“It’s not just the making of babies, but the making of mothers that midwives see as the miracle of birth.” ~ Barbara Katz Rothman.


49 Responses to “The “All That Matters” Phenomenon: Grieving the Loss of a Vaginal Birth”

  1. courtney Says:

    After pushing for an hour my doctor wanted to perform a c-section, but thanks to a great doula, great nurses and a doctor that understood my desire to have a vaginal birth, I was able to push out a 7.5 lbs baby boy.
    I can understand the grief that a woman would feel in these situations and I am thankful every day for my birth experience.

  2. Renee Says:

    Thanks for posting this, and linking the “Scars that run deep” post. It has helped me face some of my fears about my impending C-section for breech presentation of my first baby. Unless I can get him to turn in the next two weeks, I probably won’t even be “allowed” to go into labor.

    I trust my OB’s opinion (she doesn’t want to try a version because ultrasound can’t reveal whether the cord is wrapped around his neck) and besides that, a vaginal breech delivery is against hospital policy. It’s hard to keep envisioning the vaginal drug-free delivery I’ve been preparing for, when faced with the cold reality that I may never get to experience labor…

    • nursingbirth Says:

      Renee I am happy that you have found support in this post and in the “BirthingBeautifulIdeas” post. I encourage you to continue to think positively, perhaps to read the book “Birthing From Within”, and if you do end up needing a cesarean for breech baby (my hospital does not do vaginal breech deliveries either 😦 ) I encourage you to read up as much as you can about it, to write a birth plan (yes, you can write a birth plan for a scheduled cesarean), and to advocate for yourself so that you still have an empowering birth experience! Because you still can!! I wish you the best of luck with your next few weeks! Also, please check out ICAN’s website:

  3. BirthingBeautifulIdeas Says:

    NursingBirth, as a c-section mama, I can tell you that despite Dr. O’s rudeness and ignorance about normal birth (and the emotions and psychology of birth, for that matter), YOU made a difference to Denise and Ralph. I’m sure that your encouragement and your advocacy (even if they will never know all that you did for them) has helped with the healing process. Now let’s just hope that she switches practices so that she can VBAC next time! 🙂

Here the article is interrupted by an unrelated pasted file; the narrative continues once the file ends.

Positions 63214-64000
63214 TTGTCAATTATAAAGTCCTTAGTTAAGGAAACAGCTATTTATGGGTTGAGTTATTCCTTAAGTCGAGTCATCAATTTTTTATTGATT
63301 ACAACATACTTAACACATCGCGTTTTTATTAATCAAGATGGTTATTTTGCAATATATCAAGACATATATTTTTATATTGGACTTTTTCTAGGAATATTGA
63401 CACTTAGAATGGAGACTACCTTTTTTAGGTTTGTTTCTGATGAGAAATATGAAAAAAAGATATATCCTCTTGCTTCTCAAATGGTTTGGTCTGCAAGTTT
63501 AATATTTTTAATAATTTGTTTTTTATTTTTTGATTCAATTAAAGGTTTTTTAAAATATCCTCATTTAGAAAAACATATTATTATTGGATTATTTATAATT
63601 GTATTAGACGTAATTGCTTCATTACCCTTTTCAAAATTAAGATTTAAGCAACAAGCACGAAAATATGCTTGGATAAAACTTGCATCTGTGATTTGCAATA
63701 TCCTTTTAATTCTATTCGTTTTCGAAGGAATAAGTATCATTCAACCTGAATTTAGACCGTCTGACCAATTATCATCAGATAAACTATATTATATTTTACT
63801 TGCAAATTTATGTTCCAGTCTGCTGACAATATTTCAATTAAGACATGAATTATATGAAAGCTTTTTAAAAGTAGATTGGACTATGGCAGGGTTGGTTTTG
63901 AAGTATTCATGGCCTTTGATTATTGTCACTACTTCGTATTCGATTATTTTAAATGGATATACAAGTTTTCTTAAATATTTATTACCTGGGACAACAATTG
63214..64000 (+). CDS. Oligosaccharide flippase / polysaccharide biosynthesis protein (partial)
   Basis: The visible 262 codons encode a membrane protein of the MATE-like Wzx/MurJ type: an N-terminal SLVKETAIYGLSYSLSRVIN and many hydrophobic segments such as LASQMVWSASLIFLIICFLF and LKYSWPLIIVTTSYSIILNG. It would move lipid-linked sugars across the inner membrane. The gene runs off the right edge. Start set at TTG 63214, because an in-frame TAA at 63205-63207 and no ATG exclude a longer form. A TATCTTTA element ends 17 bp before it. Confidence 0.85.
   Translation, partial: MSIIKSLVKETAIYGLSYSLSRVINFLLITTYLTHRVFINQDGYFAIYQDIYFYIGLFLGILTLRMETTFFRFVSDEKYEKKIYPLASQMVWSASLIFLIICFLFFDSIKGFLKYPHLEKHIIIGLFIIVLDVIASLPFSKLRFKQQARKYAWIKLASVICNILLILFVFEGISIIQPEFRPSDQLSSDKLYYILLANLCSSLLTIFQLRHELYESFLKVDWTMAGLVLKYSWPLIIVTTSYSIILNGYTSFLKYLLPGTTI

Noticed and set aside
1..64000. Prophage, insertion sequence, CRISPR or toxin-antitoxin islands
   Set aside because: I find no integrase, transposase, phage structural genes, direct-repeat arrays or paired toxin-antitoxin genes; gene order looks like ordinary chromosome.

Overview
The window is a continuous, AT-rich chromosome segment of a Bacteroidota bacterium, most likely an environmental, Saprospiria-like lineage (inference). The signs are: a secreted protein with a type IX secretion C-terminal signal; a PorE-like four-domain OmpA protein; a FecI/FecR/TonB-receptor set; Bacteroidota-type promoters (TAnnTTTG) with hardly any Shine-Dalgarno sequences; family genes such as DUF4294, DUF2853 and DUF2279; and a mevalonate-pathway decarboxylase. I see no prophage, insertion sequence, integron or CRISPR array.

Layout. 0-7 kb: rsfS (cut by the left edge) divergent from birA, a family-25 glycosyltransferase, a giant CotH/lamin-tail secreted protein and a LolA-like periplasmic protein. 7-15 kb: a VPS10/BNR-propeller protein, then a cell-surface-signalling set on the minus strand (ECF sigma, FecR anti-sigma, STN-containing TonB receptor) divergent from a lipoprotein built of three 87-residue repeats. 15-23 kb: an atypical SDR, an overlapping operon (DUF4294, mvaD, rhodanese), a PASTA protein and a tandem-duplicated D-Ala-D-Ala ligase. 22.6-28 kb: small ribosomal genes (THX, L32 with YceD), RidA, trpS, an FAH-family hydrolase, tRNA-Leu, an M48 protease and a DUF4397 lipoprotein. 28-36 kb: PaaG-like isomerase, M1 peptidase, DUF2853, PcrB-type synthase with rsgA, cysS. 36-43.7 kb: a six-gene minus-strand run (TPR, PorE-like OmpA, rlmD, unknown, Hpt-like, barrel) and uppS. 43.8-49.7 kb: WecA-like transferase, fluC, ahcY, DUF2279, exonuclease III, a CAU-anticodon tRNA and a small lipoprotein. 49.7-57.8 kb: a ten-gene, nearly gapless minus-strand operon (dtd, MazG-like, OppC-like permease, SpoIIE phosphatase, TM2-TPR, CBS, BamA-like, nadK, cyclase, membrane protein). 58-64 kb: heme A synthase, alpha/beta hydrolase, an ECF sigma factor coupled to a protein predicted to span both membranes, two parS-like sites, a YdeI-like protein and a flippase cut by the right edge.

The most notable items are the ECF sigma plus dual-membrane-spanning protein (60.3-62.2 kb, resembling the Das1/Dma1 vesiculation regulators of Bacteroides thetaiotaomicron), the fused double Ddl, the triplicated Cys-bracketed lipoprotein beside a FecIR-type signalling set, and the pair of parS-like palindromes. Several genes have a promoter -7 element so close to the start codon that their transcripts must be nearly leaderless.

Thanks for the link to my post, by the way!!!

    • nursingbirth Says:

      BBI, thanks for visiting 🙂 I hope you got a lot of hits today!!! And as far as VBAC, can I get an AMEN!!

  4. Christina Says:

    I wish I had a L&D like you! Mine said that she was glad I didn’t take a childbirth class because she wouldn’t have any bad habits to break.

    Reading this story brought back so many emotions from my c-sectio. I felt exactly how Denise did. We went through almost the same experience. After planning on a drug-free natural birth, I went through the “cascade of interventions.” I pushed for three hours with no progress and was told I needed a c-section.

    That’s so great that she was able to breastfeed in recovery. I was forced to be alone in the recovery room, and it was almost 4 hours before I was able to see my baby.

    And to Dr. O- We don’t forget all about it once we hold our baby. We never forget.

    • nursingbirth Says:

      Christina, your story stikes a cord with me. Thank you for sharing. What that nurse said to you is upsetting, unhelpful, and downright unsupportive. And I am so sorry that you were separated from your baby! I hope you have made some peace with your birth experience and I am so happy that you are seeking out support and more information!! Thanks for reading!

  5. sara Says:

    first of all, I want to say I LOVE your blog-it’s perfect! I hope you keep on writing regularly. 2nd of all, this story really broke my heart-Doctors should take sensitivity training! If they could only remember that what is so commonplace to them, only happens to a women a handful of times in her life. Thank God there are nurses like you! Don’t ever give up fighting.